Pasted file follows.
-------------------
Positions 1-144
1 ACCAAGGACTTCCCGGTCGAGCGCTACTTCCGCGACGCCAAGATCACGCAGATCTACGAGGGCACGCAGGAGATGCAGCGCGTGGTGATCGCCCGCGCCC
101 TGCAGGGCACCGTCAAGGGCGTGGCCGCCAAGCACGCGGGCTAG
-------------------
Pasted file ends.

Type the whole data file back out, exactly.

Positions 1-144
1 ACCAAGGACTTCCCGGTCGAGCGCTACTTCCGCGACGCCAAGATCACGCAGATCTACGAGGGCACGCAGGAGATGCAGCGCGTGGTGATCGCCCGCGCCC
101 TGCAGGGCACCGTCAAGGGCGTGGCCGCCAAGCACGCGGGCTAG